As the same formula was used for the MicP concentrations and land area data across Japan, the calculated plastic emissions depend only on the land area data. Even with the same urban area ratio (or population density), it is possible that regional differences will occur. Specifically, the status of sewerage development in a basin has a large effect on the emission of MicPs, as plastic emissions vary with the sewerage area for the same urban area ratio. Additionally, it is expected that the amount of littering will change depending on the consciousness of the residents in the basin. In that case, even at the same population density, there may be a large difference in MacP emissions (and thus, secondary MicP emissions). To consider such regional differences in estimating plastic emissions, it is necessary to collect more observational data on MicP and MacP concentrations and refine our calculations for each region. In addition, it is necessary to determine the sources of MicP and MacP in each land area. To this end, the accumulation of measured MicP and MacP concentrations in rivers will be indispensable in the future.

Author Contributions

Conceptualization; Y.N. and T.Y., Data curation; all, Funding acquisition; Y.N. and T.K., Methodology; all, Supervision; Y.N., Visualization; T.K. and R.O., Writing—original draft; Y.N. and T.K., Writing—review and editing; Y.N., T.K., and T.K. All authors have read and agreed to the published version of the manuscript.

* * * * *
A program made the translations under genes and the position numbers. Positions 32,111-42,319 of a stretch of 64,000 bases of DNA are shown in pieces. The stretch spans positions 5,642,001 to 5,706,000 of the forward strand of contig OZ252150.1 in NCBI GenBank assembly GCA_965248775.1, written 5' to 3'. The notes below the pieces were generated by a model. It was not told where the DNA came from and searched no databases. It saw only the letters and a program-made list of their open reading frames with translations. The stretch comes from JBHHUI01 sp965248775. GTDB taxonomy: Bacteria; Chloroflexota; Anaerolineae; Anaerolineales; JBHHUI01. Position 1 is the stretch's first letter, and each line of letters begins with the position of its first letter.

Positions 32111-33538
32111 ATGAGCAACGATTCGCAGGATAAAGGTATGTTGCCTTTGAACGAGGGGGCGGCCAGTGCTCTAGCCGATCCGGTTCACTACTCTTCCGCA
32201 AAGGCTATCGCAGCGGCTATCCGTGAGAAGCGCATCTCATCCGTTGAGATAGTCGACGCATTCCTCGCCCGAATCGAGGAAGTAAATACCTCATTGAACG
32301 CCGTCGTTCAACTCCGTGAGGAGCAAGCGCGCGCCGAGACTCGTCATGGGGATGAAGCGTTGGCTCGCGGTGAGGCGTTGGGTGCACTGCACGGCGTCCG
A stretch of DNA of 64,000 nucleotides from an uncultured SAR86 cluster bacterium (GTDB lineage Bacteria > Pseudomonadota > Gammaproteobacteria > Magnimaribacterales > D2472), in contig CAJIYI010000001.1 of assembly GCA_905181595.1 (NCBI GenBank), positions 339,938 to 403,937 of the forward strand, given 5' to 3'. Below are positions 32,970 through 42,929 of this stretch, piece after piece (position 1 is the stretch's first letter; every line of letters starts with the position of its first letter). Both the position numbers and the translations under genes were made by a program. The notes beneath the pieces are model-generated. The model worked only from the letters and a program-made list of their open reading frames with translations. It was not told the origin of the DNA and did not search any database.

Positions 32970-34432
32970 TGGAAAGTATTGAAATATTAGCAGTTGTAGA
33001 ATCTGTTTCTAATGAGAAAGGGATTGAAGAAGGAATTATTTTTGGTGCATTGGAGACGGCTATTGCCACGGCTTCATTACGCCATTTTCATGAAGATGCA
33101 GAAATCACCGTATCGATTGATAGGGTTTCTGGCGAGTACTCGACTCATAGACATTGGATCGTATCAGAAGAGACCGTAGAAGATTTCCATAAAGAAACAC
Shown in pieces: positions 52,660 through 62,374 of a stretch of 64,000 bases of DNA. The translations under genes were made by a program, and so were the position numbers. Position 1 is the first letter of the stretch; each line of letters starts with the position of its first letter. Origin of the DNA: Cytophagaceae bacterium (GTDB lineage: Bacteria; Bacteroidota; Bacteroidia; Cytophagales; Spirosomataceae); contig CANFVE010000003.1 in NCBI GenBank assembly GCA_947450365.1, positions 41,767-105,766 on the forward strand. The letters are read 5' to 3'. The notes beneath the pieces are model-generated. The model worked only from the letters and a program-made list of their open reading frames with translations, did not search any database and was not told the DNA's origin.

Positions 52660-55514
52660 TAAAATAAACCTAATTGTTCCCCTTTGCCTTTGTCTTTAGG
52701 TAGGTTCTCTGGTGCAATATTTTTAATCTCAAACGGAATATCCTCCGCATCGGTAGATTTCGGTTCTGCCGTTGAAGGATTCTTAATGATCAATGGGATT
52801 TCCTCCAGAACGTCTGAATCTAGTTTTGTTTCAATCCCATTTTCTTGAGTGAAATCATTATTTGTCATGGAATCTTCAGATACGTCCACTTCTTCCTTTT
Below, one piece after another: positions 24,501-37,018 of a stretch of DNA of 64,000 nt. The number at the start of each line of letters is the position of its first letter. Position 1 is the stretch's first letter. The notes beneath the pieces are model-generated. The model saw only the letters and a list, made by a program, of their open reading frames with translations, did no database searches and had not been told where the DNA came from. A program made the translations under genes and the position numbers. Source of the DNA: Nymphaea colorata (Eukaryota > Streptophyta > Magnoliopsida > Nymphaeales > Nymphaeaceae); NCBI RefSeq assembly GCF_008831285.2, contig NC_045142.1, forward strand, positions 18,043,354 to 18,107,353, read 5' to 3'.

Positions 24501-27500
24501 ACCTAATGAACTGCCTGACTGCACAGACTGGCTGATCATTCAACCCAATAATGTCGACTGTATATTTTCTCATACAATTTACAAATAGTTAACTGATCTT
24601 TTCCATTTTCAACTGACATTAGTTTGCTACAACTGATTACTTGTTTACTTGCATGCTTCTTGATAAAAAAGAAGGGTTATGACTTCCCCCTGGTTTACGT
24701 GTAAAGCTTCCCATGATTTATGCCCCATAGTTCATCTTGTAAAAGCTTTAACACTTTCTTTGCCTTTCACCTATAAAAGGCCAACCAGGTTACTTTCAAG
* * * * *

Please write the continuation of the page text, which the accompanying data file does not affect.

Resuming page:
Funding

This work was supported by the Japan Society for the Promotion of Science KAKENHI program (grant number: 17H04937), the River Fund of the River Foundation (grant number: 2019-5211-050), and the Tokyo University of Science Grant for President’s Research Promotion.

Acknowledgments

We wish to express our appreciation to Yoriko Murakami and the many students at the hydraulics laboratory at the Tokyo University of Science for their assistance in collecting and analyzing the microplastics. We would like to thank Editage (www.editage.com) for English language editing.

Conflicts of Interest

The authors declare no conflict of interest.

Appendix A

Figure A1. Annual precipitation (a), evapotranspiration (b), surface runoff (c), and underground infiltration (d) obtained from the water-balance analysis.